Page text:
“I realized how much they’re making a show and telling a story,” he said. “The number of hands was incredibly small. They had to show every bust-out hand whether it was interesting or not, they were quite limited in what they could select to tell the story, they were much more into in the human drama and I think that was a very good decision.
“It was done in a very filmic way; it was paced well, there were lot of lingering shots on people’s eyes as they made a decision. It was smart because most of the people who watched it weren’t players but they got the drama and characters.”
For some, Boatman included, this led to affection from fans who recognized these new poker ‘stars’ for the first time in mainland Europe. The polarizing nature of the production’s ‘casting’ had worked. The blue touch paper was well and truly lit. But there was also the pioneering element of adding more female players, something poker brands have been desperate to do ever since.
“They were ahead of the curve in making the game look accessible to everybody.”
“There were good characters and bad characters,” he said. “There was no question of a draw. They always had one like Jac Arama or the Devilfish, a live wire and unpredictable. They made sure there was always one woman on the show, which was at a time where, in the live game, you could could count the number of female poker players on the fingers of one finger; it was Vicky Coren. There were only a handful of female poker players in Europe. They were ahead of the curve in making the game look accessible to everybody.”
For many who look back in retrospect, the lipstick cameras were the biggest progressive move forward in the game. But to Boatman, there was a different component that set the program apart from previous poker coverage.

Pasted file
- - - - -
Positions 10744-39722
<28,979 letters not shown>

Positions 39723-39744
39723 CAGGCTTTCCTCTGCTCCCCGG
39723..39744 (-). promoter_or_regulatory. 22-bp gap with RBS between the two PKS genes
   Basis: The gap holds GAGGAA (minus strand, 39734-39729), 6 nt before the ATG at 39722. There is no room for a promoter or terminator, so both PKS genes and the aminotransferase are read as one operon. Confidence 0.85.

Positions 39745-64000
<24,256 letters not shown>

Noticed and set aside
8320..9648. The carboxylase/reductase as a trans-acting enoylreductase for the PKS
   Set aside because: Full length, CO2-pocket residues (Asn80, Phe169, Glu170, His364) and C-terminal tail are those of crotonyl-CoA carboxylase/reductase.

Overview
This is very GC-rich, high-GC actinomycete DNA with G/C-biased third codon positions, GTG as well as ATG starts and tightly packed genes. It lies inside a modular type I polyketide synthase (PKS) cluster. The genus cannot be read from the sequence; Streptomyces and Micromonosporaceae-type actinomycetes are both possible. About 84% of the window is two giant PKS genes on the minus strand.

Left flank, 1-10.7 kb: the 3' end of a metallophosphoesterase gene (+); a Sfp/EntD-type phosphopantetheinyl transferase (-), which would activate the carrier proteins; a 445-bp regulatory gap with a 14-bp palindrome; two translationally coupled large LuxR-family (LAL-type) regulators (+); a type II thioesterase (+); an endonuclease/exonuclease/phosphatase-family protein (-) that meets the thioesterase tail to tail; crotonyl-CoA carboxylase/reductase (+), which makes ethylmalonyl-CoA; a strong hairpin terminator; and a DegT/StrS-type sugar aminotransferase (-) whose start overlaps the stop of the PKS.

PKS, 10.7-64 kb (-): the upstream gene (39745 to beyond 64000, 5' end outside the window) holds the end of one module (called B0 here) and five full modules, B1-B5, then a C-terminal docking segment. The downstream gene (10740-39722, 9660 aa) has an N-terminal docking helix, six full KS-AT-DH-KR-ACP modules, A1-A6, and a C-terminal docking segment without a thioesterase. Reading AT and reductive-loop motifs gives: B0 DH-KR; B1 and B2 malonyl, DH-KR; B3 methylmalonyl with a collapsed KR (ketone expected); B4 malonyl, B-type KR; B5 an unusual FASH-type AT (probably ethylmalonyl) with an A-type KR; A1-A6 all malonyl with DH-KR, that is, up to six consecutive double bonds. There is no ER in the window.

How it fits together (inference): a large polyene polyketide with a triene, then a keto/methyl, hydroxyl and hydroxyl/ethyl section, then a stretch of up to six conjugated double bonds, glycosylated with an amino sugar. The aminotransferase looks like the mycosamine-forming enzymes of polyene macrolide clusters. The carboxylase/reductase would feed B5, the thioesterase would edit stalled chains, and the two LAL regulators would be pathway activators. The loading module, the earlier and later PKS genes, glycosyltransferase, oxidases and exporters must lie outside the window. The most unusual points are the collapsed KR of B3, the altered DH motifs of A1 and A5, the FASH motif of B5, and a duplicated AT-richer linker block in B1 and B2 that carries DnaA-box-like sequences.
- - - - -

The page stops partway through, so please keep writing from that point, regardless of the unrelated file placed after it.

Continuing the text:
“The drama was the big innovation,” he said. “The under-the-table cameras were a major thing, but we used to talk about other things which have been developed since, such as what’s known as the ‘rabbit-cam.’ Some of us felt we were more poker purists, some of us felt that they could have been more selective about showing the hole cards sometimes not all the time, allowing commentators to speculate about what players might have. But ‘Late Night Poker’ popularized the game which was very esoteric in those days. It educated everyone including us.”
Influencing the Present Day
“Late Night Poker” brought the game forward, and there are still glimpses of it now.
“The game has moved on in many ways, but remembering that it was a fast format one-table satellite, perhaps you didn’t see some of the subtleties you see in the game these days,” Boatman said. “‘Late Night Poker’ brought characters into people’s living rooms, it brought a sense of humor and drama, and in that sense it told people new to the game what was appealing about poker.”
If “Late Night Poker” enjoyed a deserving legacy, so too did the players involved, the people behind the scenes and anyone who featured.
“A guy turned round to me and asked ‘Is your name Barny? I recognize your voice from ‘Late Night Poker.’”
“It was huge,” he said. “I was in Marrakesh a couple of months ago, and when Arron Fletcher won the WSOP Circuit Ring Main Event, he came up to me and told me that he learned poker from me. It wasn’t just Britain, though. ‘Late Night Poker’ was shown in America on Fox TV and I was at a cash game at the Commerce where a guy turned round to me and asked ‘Is your name Barny? I recognize your voice from ‘Late Night Poker.’ It was bizarre how it blazed a trail.”
“Late Night Poker” rightly endures and the drama in those old shows still shines through today. Boatman became a no-limit hold’em player and a World Series of Poker bracelet winner. But to many, he will always be a pioneer, a crucial part of one of poker’s most formative programs in television history.